Are Security Tokens Living Up To The Hype?

VC's and IEO's are stealing the show

2019 the year of STO's

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Remember 2018? Time was when you could buy a decent car with a single bitcoin, or a beater for an ether. Everyone was ready to get crypto-rich, and even ICO’s were to be redeemed by a new financial vehicle: the Security Token Offering.

STO’s emerged from the regulatory uncertainty of 2018, as the SEC-friendly  younger brother of the near-dead ICO. At the start of this year, a slew of pieces in the crypto press predicted that 2019 would be the “year of the STO.” Crypto Briefing even reported one former JPMorgan trader stating in November last year that:

“The [STO] market can expect well over a billion, and anywhere up to $2-3bn in issuance in 2019.”

The year isn’t over until someone sings “Auld Lang Syne,” but we’re nearly two-thirds of the way through. So what’s up with blockchain funding, in the ‘Year of the STO?’

Blockchain Funding in the STO and IEO Markets

At present, the $1bn prediction appears to be a little optimistic. When PwC released its global blockchain strategy and ICO report in June, they showed that STO’s have raised a collective total shy of $250m. Extrapolating outwards, STO’s will be lucky to hit half of that billion-dollar prediction.

However, the initial exchange offering (IEO) is telling a different story. At this point in 2019, the IEO market is proving far more active. This year has seen dozens of completed IEOs, 13 of which closed after raising more than $10m. The biggest was when Bitfinex launched its LEO token, which raised a whopping $1bn worth of USDT.

In other words: a single IEO is likely to outperform the entire STO market, and probably several times over.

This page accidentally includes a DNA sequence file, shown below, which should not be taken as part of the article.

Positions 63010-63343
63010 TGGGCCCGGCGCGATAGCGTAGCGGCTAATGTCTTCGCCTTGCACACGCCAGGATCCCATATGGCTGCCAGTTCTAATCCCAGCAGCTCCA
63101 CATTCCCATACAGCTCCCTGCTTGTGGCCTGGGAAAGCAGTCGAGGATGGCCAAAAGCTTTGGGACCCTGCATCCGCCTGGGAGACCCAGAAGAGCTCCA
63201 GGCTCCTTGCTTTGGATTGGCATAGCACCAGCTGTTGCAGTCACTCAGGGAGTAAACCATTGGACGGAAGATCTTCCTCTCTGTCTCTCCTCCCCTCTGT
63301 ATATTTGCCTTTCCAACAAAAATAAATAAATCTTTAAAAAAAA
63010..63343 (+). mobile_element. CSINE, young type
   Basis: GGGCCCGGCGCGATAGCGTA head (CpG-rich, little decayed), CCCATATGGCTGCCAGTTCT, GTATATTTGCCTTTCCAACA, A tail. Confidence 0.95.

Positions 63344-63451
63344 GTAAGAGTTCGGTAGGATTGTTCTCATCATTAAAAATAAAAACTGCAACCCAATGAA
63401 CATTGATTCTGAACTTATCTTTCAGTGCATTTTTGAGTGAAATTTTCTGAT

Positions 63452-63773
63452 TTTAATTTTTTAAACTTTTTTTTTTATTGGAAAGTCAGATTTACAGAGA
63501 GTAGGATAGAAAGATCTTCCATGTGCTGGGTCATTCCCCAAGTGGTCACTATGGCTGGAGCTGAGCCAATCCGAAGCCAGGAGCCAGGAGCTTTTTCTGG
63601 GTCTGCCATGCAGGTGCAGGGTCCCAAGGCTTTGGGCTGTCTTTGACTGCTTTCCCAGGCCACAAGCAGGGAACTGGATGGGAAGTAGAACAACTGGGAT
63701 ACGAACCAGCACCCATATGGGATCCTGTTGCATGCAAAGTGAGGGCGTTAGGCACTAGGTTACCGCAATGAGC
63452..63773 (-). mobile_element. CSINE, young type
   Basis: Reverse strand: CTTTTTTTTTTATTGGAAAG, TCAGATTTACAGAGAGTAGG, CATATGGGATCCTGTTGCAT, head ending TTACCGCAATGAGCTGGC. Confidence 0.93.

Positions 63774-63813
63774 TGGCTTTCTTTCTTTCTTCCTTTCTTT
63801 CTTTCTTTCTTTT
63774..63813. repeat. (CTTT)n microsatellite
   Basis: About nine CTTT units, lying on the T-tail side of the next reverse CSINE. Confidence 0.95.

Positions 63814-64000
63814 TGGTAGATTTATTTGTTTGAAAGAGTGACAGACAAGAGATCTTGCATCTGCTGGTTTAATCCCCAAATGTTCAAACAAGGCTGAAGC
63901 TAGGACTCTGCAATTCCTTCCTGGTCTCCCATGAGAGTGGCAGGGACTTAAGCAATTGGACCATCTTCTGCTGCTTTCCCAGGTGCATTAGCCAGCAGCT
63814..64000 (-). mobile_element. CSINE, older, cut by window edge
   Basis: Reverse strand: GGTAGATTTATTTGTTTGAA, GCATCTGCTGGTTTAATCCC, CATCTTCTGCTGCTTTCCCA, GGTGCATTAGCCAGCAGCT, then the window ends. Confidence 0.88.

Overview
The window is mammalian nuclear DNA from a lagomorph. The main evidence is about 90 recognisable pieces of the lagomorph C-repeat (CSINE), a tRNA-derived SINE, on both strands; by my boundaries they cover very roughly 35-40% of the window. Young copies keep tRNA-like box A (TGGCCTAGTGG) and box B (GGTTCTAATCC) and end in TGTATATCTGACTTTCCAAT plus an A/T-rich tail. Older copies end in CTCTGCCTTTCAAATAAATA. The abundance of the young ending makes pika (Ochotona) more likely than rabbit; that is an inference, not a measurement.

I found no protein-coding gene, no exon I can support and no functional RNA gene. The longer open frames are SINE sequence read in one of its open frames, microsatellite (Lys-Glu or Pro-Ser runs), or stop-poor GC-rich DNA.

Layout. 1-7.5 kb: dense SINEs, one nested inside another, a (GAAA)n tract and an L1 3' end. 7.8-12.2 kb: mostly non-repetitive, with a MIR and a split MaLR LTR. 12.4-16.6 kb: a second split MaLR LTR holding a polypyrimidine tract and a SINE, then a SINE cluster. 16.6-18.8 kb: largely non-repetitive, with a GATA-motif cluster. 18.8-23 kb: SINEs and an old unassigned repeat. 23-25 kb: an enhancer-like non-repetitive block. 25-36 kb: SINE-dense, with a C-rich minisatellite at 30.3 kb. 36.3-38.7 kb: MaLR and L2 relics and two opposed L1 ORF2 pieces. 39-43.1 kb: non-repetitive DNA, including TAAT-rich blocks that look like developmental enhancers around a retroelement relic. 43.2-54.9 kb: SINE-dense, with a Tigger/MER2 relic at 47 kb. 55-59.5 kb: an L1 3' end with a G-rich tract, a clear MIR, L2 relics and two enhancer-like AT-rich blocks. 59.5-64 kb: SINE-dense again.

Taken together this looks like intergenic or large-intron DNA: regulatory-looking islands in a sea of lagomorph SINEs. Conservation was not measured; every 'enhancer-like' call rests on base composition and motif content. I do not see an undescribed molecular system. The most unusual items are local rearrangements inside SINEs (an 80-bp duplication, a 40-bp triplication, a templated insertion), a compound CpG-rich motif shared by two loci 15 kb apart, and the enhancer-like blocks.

It’s difficult to pinpoint exactly why the STO markets are proving to be so sluggish. The ongoing regulatory uncertainty in the US, the smaller pool of accredited investors, and the lack of regulated secondary trading are all possible culprits. That doesn’t mean it won’t pick up pace in the future, but for now it’s clear that the STO isn’t living up to the hype.

What’s In Store For Investors?

For big investors, there’s no reason to choose an IEO over an STO. Although most jurisdictions have high restrictions on securities trades, they’re ultimately just two different mechanisms for bringing a token to market.

However, at the end of July, a very interesting piece of research was released to very little fanfare. But it could prove to be significant for anyone interested in investing in blockchain startups. It was a study conducted between Trier University in Germany, Erasmus University in Rotterdam and UCLA.

The question posed by the study was: “How does VC financing influence a blockchain technology-based firms (BTBFs) performance, post-token offering?” The study covered 2,905 ICOs, which is a significant sample size even in the crowded ICO market.

The high-level findings showed that “VC-backed BTBFs have a statistically and economically significantly higher post-ICO performance” than those backed by retail investors.  The report also found that potential for growth, utility, and profitability all ranked higher for firms backed by venture capital.

Why is this? According to researchers, it’s not because VC’s have a nose for sniffing out a good investment. Rather, the study suggests that it’s a treatment effect as opposed to a selection effect. The involvement of a VC post-token offering adds enough value to the project to help it pull ahead of its retail-backed cousins in terms of growth, use case, and profitability.

This value derives from a combination of expertise, and having an invested party holding startups accountable for delivering returns.

But I’m Not a VC…

Understanding this value-add from a VC doesn’t mean that the average investor needs to go out and become a VC to participate in the profitable blockchain funding game. But knowing that VC-backed projects have an edge could be a useful insight.

If you’re of a more passive mindset, then there’s also the option of seeking out a VC fund that’s open to individual investors. Many funds, such as Pantera, insist on a minimum investment that can stretch into six figures, but some others are open to mere plebians. Tokenized funds are also becoming more prevalent in 2019, such as Hack Fund, Spice VC and Swarm Fund.

Of course, none of this is investment advice and we make no comment on any of the funds mentioned here. You should always do your own research before making any investments in an STO, IEO or venture fund.

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